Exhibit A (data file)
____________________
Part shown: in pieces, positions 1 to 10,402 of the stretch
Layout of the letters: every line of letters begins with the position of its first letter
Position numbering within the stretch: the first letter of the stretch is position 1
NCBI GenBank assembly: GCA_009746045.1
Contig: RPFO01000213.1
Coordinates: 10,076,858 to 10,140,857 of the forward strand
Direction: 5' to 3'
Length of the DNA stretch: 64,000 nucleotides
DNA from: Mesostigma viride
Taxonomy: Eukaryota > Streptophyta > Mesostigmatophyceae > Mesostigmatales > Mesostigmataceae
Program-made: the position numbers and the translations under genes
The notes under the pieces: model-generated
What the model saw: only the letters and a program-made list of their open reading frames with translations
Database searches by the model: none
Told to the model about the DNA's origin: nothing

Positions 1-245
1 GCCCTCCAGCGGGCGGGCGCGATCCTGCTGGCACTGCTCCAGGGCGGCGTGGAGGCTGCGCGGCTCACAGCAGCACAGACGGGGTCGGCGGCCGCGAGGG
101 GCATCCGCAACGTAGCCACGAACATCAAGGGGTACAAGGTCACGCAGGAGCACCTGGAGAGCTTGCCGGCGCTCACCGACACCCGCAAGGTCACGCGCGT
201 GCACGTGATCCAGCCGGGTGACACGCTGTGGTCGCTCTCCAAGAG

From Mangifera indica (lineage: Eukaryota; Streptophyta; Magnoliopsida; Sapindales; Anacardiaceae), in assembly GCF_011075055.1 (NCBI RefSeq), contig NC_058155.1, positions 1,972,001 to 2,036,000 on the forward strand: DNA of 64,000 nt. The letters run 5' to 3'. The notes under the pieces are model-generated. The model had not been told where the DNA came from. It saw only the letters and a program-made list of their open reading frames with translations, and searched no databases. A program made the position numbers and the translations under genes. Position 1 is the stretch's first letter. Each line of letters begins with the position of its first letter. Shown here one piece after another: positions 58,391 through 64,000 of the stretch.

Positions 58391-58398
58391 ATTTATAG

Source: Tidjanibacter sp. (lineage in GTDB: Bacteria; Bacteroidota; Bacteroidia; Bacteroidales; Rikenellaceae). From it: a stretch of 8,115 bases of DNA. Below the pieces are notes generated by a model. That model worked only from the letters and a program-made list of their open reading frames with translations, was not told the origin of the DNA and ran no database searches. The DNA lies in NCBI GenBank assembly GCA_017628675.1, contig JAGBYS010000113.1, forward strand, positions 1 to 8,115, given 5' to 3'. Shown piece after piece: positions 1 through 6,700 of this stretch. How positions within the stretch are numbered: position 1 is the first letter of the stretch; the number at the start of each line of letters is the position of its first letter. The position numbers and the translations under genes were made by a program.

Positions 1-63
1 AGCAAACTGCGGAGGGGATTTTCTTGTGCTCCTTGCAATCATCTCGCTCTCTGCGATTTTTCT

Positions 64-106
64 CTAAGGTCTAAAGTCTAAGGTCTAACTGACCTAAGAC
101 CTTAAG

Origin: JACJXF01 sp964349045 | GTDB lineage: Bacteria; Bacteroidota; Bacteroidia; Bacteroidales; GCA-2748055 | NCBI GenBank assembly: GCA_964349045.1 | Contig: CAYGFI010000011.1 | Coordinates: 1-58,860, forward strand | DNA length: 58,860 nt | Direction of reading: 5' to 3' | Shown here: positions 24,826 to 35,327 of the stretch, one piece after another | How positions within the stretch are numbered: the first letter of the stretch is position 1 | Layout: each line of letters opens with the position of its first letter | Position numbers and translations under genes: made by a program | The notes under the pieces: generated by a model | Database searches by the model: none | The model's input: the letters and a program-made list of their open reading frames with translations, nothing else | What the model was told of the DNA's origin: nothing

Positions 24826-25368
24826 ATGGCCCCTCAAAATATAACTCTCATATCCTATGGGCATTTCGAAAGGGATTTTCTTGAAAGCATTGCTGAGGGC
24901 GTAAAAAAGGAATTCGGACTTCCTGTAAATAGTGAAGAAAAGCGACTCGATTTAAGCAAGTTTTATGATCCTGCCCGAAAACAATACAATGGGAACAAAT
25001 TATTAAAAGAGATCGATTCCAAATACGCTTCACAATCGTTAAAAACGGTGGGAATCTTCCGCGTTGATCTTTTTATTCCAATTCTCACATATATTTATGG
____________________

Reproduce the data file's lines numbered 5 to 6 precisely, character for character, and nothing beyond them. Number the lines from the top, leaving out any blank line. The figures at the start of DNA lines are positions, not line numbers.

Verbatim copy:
Contig: RPFO01000213.1
Coordinates: 10,076,858 to 10,140,857 of the forward strand